That's one of the questions lying behind the perceived antagonism between individual and political environmental action. But I don't perceive the antagonism.
Which is better? To me, that's like asking--apples or oranges--which are better? Change is neither top-down nor bottom-up but every which way including sideways.
I know there is an argument that one person changing their lives can't change their planet, so it's more about how you vote (Tom Friedman articulated this point of view in the Times the other day). But, in my frustration with politics, I started the No Impact Man project a year ago at first intending it to be "mere" individual action. I'd come to the defeatist belief that my one vote couldn't change the big-business-owned political system (my view has changed, somewhat, as you'll read).
So we have two lines of defeatist reasoning: individual action can't change the world and an individual vote can't change government. Great. Apples and oranges are both no good! Why bother growing either? But as I've said before, optimism is the most radical political act there is.
Actually, in my optimism, I believe wholeheartedly that both how I vote and how I live influences how other people vote and how they live, at least if I'm willing to talk about it. Also, calling a politician up to tell them that I already try not to make waste is more powerful than opining that society shouldn't make waste. It all mingles and merges.
I will say this: both individual action and voter action are stronger if we talk to others about why we make our choices and become part of communities that reinforce those choices. And also, some of us are better at or more inclined to one type of action or the other. It's all good. And, in my belief, both is better than either (and certainly better than neither).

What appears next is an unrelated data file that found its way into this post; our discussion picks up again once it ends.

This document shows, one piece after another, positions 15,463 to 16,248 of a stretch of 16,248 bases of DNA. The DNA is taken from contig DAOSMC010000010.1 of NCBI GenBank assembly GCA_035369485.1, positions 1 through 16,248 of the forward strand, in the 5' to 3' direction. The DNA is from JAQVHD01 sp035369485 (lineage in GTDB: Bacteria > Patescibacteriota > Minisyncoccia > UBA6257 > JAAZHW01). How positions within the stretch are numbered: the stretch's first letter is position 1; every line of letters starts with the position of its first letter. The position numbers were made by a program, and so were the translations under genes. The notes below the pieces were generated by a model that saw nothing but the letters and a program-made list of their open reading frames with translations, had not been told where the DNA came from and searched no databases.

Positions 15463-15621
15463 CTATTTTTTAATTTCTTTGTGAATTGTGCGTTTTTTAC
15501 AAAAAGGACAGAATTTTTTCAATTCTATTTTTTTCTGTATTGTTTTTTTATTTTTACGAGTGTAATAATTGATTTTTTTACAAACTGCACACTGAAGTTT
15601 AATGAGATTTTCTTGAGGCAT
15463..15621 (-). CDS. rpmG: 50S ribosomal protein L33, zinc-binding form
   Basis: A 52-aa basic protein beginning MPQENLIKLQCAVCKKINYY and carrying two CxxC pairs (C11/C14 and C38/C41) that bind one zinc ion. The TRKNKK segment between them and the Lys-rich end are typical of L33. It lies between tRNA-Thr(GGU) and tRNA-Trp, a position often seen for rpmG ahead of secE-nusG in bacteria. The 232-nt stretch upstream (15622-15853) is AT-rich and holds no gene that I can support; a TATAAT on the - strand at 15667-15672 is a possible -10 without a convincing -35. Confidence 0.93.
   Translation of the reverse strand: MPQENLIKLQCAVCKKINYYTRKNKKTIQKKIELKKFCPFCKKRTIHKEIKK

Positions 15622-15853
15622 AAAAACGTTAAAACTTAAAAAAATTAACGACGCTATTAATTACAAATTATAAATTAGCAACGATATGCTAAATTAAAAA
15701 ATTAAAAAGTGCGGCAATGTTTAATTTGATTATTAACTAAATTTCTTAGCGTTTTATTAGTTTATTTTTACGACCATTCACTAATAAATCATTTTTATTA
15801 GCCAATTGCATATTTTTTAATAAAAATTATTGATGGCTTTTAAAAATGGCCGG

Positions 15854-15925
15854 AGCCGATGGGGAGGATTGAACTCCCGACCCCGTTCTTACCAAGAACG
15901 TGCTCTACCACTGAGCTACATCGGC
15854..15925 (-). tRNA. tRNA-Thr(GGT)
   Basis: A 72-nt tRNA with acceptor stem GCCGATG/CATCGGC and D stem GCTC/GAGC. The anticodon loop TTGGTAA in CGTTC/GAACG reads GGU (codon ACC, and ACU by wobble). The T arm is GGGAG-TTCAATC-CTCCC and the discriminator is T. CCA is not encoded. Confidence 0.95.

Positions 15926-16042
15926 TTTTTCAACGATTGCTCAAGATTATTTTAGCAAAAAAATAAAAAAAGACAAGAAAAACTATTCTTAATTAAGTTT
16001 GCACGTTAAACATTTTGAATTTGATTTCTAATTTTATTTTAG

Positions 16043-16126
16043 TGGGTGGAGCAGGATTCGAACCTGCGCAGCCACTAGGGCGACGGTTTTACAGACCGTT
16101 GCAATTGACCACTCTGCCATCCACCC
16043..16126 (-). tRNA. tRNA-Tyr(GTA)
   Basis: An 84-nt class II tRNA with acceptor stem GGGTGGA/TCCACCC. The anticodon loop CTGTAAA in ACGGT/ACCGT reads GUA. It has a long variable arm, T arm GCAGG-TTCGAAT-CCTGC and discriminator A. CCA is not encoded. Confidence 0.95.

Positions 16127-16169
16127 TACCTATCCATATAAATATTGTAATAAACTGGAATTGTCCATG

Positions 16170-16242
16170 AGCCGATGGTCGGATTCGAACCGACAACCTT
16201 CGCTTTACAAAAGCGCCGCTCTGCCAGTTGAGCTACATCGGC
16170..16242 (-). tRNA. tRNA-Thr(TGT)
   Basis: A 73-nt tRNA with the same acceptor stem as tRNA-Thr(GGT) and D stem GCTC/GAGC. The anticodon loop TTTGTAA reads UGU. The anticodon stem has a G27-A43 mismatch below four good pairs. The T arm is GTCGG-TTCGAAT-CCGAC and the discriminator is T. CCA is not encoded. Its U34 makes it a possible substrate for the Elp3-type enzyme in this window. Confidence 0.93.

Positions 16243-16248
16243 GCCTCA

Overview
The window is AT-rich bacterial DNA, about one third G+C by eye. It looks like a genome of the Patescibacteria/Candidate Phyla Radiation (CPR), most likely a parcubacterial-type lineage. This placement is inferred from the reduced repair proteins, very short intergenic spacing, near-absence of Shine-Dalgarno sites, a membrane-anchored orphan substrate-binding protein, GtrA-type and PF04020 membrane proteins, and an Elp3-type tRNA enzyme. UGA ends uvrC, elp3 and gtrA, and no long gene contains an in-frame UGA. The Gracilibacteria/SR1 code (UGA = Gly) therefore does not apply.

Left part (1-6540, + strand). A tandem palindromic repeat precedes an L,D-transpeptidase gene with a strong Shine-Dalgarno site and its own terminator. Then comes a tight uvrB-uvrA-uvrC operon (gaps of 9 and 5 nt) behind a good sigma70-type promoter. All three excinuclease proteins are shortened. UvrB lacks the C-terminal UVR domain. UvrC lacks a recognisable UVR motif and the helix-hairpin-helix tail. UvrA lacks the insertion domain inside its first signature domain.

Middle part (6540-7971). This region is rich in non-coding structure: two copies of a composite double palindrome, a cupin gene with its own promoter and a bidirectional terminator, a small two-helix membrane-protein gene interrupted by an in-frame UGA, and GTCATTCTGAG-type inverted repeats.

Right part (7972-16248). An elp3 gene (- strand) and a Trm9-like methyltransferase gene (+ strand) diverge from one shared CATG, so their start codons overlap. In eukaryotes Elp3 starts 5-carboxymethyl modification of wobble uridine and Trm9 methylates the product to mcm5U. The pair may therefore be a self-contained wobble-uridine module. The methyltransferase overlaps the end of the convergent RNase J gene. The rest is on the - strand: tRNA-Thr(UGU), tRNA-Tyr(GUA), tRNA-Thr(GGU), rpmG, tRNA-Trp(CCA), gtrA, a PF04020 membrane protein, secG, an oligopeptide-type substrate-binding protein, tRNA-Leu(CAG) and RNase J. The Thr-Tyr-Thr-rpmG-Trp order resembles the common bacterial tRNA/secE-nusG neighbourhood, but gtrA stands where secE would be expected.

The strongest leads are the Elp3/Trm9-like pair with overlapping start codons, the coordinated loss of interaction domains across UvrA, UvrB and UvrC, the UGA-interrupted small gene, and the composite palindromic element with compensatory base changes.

But as is often the case, No Impact Man's readers say things better than me, so here is what Jen from Brooklyn left behind in a comment the other day:
"...we need ALL of it. Individual action and legislation and community action and peer pressure. So please stop using plastic bags AND please call your congressman AND please talk to your friends about the choices you are making and why AND please ask your community of faith to think about their choices AND AND AND...anything else you can think of!"
Photo courtesy of Time.
PS Speaking of political action, if you feel like letting your congressional representatives know that you support higher mileage standards for cars and investment in renewable energy sources in the upcoming Energy Bill, click here.
Colin Beavan (that's me!) is now leading a conversation about finding a happy, helpful life at Colinbeavan.com. If you want to know how people are breaking out and and finding authentic, meaningful lives that help our world, check it out the blog here and sign up to join the conversation here.